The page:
Ned Tozun, CEO of solar start up, d.light, wrote, after undertaking the simulation, “This was the most meaningful and impactful thing I did at WEF. You won’t forget this experience.” His wife, author Dorcas Cheng-Tozun, later wrote, “My husband and I participated in your very powerful refugee simulation at WEF in Davos last month. Since then we have been wanting to get more involved with the refugee crisis and would like to explore opportunities to partner.”
Refugee camps are frequently unable to access electricity. Providing solar-powered light greatly improves the health and safety of refugee families, and allows them to be more productive, and even safe, at night.
Two projects followed.
South Sudanese refugees: They undertook a fundraising campaign to see 3000 solar lights reach South Sudanese refugees in Northern Uganda. Antonio Guterres, United Nations head, has said Northern Uganda is ‘overwhelmed’ by the refugee crisis. The area houses the largest refugee camp in the world and power is an urgent need.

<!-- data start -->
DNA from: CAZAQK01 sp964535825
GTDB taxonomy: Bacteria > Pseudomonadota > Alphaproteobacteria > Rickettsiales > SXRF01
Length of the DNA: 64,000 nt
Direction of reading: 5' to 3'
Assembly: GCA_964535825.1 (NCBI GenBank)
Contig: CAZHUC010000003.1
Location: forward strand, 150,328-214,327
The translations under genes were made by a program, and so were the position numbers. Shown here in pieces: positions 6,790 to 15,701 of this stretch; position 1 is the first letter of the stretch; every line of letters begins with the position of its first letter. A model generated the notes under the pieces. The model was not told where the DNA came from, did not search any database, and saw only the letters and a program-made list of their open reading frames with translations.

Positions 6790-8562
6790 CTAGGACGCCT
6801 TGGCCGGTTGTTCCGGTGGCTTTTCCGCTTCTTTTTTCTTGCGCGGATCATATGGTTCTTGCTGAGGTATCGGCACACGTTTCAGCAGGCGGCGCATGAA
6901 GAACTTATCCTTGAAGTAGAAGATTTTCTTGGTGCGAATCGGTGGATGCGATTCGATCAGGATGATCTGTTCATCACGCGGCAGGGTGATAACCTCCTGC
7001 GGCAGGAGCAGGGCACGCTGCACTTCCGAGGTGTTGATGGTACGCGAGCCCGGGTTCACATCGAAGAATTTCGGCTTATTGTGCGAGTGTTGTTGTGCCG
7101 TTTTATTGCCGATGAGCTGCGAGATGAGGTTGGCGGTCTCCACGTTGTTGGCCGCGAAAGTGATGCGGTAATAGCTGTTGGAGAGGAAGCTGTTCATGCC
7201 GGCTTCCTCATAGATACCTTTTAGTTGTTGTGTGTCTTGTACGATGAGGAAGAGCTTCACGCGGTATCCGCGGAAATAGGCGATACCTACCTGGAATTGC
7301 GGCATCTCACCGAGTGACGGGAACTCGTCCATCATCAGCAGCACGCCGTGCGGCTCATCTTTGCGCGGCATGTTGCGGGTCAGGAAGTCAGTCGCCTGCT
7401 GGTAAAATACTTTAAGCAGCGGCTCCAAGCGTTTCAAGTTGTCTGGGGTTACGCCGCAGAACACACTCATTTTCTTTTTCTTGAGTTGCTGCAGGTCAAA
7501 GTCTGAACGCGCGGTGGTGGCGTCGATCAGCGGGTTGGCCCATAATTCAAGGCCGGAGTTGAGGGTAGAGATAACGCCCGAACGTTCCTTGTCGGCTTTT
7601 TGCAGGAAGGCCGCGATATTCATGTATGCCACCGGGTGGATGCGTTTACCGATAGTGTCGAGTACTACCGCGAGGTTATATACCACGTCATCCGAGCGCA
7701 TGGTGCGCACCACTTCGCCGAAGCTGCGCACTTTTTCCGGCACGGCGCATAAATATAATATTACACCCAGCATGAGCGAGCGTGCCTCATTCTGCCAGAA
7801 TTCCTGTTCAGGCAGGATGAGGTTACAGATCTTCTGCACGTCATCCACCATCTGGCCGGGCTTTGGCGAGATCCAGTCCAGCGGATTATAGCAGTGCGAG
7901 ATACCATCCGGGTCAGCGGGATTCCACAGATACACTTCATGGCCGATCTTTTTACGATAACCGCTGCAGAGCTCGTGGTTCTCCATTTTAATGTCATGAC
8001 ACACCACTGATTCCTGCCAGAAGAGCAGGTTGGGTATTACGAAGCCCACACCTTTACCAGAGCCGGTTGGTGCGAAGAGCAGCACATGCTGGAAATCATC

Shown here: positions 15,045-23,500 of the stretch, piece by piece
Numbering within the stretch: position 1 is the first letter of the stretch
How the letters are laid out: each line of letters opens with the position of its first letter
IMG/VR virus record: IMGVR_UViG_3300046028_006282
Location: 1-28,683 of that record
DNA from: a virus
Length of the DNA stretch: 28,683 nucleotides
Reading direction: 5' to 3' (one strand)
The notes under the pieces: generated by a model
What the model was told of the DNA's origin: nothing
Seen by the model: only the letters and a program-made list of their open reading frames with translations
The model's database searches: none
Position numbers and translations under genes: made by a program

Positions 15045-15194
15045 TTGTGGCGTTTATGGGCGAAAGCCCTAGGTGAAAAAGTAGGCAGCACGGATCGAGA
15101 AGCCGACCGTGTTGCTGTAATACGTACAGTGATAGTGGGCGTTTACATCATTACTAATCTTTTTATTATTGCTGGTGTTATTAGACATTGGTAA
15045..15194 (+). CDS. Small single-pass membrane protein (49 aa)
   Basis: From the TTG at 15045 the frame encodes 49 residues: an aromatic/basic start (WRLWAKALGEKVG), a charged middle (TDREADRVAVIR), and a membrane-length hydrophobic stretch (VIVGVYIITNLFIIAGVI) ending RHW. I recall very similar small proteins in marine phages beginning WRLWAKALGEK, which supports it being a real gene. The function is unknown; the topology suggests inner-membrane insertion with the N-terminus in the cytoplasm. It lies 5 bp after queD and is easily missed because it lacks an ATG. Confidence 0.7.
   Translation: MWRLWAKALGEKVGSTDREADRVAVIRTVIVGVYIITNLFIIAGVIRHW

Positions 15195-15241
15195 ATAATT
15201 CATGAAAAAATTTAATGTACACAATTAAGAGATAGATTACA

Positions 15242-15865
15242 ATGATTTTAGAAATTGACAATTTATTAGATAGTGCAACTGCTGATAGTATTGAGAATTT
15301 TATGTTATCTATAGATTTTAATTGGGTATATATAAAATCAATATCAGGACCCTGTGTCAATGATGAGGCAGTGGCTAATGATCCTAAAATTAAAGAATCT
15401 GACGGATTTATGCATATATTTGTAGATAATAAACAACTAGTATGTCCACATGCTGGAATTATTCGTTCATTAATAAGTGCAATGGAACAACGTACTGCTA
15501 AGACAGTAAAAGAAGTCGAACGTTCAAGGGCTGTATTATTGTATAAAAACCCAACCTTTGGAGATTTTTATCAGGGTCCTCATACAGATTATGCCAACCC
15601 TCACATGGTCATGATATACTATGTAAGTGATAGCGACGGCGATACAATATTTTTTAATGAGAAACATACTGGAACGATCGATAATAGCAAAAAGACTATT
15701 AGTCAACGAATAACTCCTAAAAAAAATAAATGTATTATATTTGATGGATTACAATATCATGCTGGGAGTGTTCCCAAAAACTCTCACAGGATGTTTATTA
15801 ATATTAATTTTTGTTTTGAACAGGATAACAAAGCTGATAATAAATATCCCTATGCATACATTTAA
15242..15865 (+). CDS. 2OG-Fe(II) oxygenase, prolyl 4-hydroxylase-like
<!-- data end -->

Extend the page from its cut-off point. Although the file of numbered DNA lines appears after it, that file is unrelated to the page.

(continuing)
Syrian refugees: d.light went on to prepare a second campaign to see solar lights reach Syrian, and other, refugees on the island of Lesvos, in Greece. The fundraising is now underway and they hope to see these lights on their way early in 2018.